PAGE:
The Internet of Things takes this to a new level, with many more services, apps and devices wanting to consume, process and potentially redistribute personal data.  End users want to have a clear, simple and transparent method of not only sharing data, but also having the ability to revoke previously granted access to personal data.  We are probably some way off this being a reality, but protocols such as OAuth2 and User Managed Access can go some way to help fulfil these newer requirements.

By Simon Moffatt

OpenAM 12 and Social Authentication

Many OpenAM deployments are consumer-facing where organizations are looking to deliver a great service to their existing, and new, customers. Earlier, we talked about how self-service registration in OpenAM 12 makes it easy for new customers to sign up, but even a simple web form is too much trouble for some people (myself included).

So the arrival of Social Authentication in OpenAM 12 is warmly welcomed. This means that administrators can quickly roll out support for social identities, from the likes of Google, Facebook and Microsoft, and customers or users get a great new way to sign in by simply clicking on the social Identity Provider (IDP) logo.
No more registration forms, just easy and rapid access to your OpenAM protected service.

Here's how it works:


The OpenAM administrator needs an account with the relevant IDP but then he simply:
  1. Registers the OpenAM server deployment as a Client App with the Social IDP;
  2. Configures OpenAM using these newly created Client App ID details at the IDP;
  3. That's it! Users can now login using their Google/Facebook/Microsoft credentials.


(In this example we'll use Google but the same basic procedure is used with all the IDPs.)
Firstly, I go to my Social IDP registration page. At the time of writing these are:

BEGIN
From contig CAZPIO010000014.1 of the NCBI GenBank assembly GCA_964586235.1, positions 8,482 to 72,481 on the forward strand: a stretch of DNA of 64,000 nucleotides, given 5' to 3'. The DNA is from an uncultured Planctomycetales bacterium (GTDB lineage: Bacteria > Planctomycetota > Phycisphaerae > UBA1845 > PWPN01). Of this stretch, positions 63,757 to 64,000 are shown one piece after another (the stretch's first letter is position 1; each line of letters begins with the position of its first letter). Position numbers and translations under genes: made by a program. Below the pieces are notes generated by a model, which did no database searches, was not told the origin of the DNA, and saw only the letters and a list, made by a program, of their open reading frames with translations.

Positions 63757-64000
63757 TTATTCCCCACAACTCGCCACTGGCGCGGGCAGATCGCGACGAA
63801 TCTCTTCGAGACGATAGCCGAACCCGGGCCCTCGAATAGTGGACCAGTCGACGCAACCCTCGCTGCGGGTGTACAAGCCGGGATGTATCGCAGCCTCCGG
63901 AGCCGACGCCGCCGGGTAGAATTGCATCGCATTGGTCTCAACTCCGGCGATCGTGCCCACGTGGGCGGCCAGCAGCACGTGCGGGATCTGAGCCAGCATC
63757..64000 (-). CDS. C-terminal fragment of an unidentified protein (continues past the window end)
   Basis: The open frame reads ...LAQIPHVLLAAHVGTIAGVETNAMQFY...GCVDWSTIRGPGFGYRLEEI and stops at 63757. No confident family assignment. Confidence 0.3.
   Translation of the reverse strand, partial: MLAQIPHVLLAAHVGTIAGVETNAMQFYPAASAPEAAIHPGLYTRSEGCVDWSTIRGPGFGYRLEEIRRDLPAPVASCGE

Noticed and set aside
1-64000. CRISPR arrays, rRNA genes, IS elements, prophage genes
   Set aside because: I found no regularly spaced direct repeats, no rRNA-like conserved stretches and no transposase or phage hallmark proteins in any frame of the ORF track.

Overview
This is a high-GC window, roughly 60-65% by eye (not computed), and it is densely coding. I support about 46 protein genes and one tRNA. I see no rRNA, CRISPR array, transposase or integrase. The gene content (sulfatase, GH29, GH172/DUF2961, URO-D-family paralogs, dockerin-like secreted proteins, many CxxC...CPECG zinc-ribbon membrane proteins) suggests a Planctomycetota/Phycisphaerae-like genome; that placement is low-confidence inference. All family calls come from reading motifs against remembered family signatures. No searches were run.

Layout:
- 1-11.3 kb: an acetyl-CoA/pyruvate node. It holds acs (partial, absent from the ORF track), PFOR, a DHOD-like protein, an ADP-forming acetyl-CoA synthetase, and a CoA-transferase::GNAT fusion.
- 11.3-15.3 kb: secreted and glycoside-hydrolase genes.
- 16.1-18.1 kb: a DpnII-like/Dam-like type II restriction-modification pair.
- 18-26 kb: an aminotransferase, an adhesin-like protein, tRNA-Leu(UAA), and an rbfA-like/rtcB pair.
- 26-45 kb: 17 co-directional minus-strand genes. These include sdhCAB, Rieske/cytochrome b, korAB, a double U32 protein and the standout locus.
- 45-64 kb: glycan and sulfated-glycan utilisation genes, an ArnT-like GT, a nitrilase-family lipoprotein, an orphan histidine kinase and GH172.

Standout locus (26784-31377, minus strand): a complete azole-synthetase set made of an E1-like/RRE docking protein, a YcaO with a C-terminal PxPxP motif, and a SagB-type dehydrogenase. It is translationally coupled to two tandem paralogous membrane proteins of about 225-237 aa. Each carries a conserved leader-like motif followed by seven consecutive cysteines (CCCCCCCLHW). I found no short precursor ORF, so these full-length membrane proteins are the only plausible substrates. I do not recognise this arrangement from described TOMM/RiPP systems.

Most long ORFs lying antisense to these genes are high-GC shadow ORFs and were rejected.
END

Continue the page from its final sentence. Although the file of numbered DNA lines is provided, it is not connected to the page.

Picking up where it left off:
...and create a project or app.

With Google it goes like this (click on the screenshots to zoom in):
(1) Create a Project:

(1a) For Google, we also need to enable the Google+ API:

(2) In a separate browser window, go to the Administration Console of OpenAM, go to the Common Tasks pane and click on the appropriate IDP, Google in our case:

(3) Copy the pre-filled Redirect URL from OpenAM:
(4) Now return to the Google developer console browser window and create a new Client ID:

(5) Paste the previously copied Redirect URL to associate it with this Client ID:

(6) Now copy the Google Client ID and Secret and paste them back into OpenAM:

(7) On clicking Create, OpenAM uses this information to automatically configure:

  1. An OAuth2/OpenID Connect authentication module;
  2. An authentication chain containing this authentication module;
  3. A social service which can be queried by the OpenAM user interface or other REST clients to get information about the configured social authentication providers.

User Experience

Now we'll look at the user experience...
(1) When the login page is reached the new OpenAM 12 XUI, which is a smart javascript client, queries the REST endpoint of the social authentication service to discover what is available. This endpoint provides a logo which is displayed as part of the login dialog:

(2) When the user clicks on this logo, she is redirected to the social authentication page:

(3) The first time the user does this a consent page is displayed:

(4) and on Accepting this, the user is logged in to OpenAM:

OpenAM can optionally create new accounts based on data gleaned from the social IDP so that services using OpenAM can identify and provide a rich experience to returning social users.


Social Authentication in OpenAM 12 takes only a few minutes for administrators to configure.
For sites looking to make life as easy as possible for new customers or users, Social Authentication is a great option.

- FB